My personal rule when on vacation: Take WAY too many pictures.
In the past, I’ve returned from two week vacations overseas, excited to see my pictures on my obscenely massive pc screen, only to get the the old Peggy Lee feeling, Is That All There Is? ‘Why didn’t I take more shots? Jesus, I’ve really only got a handful of shots that I like, even though I felt I was constantly taking pictures.’
This October past, I visited Scotland, and England for a couple of weeks, and took over 1500 pictures. What any sane person would think was an insane amount.
I got about half a dozen pictures that I was actually proud of.
How the fuck does that happen?
I consider myself to be reasonably competent with a camera, I’ve got great gear, and I was in places that are ridiculously photogenic. One would think that the pictures would practically take themselves, right?
Well, not quite. Turns out bigger emphasis equals bigger expectations.
I wound up with a few shots that are worthy of printing, and framing -and maybe I will some day, but what I really got, was a photographic essay of my trip.
Sundry snapshots of hotels stayed in, food eaten, bad weather, galleries, stuffed sheep, photos taken through train and bus windows…… In short, the kind of shit a tourist takes.
In the end, I got out of it exactly what I put into it. A whole bunch of pictures that really wouldn’t mean anything to anyone else but me.
Holiday snapshots, with the emphasis on snapshots.
I have been to London at least a half dozen times now, and it showed in the images I took. I knew what I wanted, and I had ideas about how to go about it. Subsequently, I got a reasonable amount of pictures I was satisfied with. Pictures I took in, say, Glasgow, Edinburgh, or Brighton look like they were taken by a tourist. An outsider. Someone who really didn’t know the place very well. Competent, but really just snapshots. Upon my return, while looking at what I had, thoughts like, ‘damn! If I had just taken two steps to the right,’ or ‘If I had just waited a couple of minutes for the sun to come out from behind the clouds…’ kept popping into my head.
But I didn’t. I got what I got.
I’m not disappointed though. I whittled down all of the shots I took to about 75 ‘keepers’, and put them in a folder with all of the rest of my holiday shots. Simple little mementos.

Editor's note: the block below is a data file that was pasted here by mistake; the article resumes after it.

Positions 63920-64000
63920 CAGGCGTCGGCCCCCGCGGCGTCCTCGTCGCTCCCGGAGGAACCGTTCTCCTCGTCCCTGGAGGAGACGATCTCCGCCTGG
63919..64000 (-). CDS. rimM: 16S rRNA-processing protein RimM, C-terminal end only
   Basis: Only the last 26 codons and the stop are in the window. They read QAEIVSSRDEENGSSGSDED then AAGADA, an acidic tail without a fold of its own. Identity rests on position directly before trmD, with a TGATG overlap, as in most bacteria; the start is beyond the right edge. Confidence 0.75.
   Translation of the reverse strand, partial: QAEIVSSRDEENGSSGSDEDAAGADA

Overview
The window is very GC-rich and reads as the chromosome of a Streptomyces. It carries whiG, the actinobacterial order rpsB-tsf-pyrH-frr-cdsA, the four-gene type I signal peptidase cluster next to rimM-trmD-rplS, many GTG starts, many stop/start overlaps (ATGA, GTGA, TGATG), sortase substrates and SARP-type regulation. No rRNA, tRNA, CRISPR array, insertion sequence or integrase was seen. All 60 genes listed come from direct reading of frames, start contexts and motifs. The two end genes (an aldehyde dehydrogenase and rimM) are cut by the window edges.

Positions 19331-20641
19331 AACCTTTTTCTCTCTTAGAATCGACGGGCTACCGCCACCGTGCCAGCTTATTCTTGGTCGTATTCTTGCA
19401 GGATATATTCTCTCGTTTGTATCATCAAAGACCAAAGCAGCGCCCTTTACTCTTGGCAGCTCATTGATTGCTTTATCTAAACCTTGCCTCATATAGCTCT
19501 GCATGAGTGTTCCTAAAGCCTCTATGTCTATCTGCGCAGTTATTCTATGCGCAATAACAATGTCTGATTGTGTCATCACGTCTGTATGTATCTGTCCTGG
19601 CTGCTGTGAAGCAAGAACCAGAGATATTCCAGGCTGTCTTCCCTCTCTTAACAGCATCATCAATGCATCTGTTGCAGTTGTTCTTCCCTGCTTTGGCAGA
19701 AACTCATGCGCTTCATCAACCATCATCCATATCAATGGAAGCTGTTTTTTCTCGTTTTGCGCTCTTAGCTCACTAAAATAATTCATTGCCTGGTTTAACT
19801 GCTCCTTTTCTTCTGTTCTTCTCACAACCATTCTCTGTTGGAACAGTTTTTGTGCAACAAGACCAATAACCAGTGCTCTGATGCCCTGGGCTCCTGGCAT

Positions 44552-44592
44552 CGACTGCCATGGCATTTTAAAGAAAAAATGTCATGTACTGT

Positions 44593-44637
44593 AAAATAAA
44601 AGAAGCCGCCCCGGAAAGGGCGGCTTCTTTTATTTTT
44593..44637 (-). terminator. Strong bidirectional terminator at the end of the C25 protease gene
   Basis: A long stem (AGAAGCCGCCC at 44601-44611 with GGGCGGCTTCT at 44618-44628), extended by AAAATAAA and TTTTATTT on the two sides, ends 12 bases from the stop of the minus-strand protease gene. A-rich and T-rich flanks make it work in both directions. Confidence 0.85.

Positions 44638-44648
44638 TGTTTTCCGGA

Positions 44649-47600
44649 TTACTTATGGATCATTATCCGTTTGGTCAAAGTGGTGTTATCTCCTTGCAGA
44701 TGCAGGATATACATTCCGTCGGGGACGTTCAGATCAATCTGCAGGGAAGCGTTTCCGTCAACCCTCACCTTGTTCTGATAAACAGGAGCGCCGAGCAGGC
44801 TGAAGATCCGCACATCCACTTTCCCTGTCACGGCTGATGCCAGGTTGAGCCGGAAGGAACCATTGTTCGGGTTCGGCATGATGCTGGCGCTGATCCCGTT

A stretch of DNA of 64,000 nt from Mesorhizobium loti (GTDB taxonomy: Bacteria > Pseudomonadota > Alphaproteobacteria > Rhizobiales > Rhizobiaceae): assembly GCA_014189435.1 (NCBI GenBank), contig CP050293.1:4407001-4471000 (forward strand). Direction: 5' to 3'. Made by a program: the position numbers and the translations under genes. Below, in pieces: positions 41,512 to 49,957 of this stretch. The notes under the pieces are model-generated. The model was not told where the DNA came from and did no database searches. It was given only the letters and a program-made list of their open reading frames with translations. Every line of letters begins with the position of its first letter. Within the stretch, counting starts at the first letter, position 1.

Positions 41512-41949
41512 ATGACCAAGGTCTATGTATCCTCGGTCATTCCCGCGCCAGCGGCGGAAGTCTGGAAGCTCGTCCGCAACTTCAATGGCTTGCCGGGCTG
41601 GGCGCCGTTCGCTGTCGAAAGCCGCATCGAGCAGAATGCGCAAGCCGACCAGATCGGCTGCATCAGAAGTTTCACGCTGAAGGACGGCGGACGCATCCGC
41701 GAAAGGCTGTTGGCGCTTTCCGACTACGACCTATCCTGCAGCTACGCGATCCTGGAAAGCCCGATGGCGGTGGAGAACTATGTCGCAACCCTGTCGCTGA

When I travel, I also get a new scribbler, and pen from the dollar store before I go, and keep a daily (sometimes twice, or thrice daily) journal. I could just use my phone, or tablet instead, but I like the fact that my handwriting reflects my mood, and my atrocious grammar, spelling, and punctuation is recorded for my amusement later on.
Just like this blog.
The engine, as well as the cars it’s dragging has long since been scrapped, the tracks were dug up a while back, hell; even the movie sucked!
Hang around long enough, and the world around you changes. Take pictures long enough, and you can catalogue it.
Every once in a little while, I go back and check out some of my oldest shots. When I’m not cringing at how bad they are, I find muttering the word ‘gone’ a lot. Stuff gets dug up, flattened, or replaced. Especially, if you live in North America, it seems. I’ve had the good fortune to visit plenty of the great cities of Europe, and it seems to me that they really go out of their way to repair what they’ve already got. Not just the obvious iconic structures, but all of the regular housing, and business structures for regular folks. Train stations, businesses, sporting grounds… Seems to me that if we in N/A think that something is a little old, or can be done better, we level it, and replace it. And it’s almost always replaced with something that’s not designed to last a hundred years.
Here in Toronto, there’s always cranes in the sky. It’s true, this city is growing at an outrageous pace, but it’s also true that those cranes aren’t always building upon previously unused spaces. Old shit gets leveled, new shit gets raised.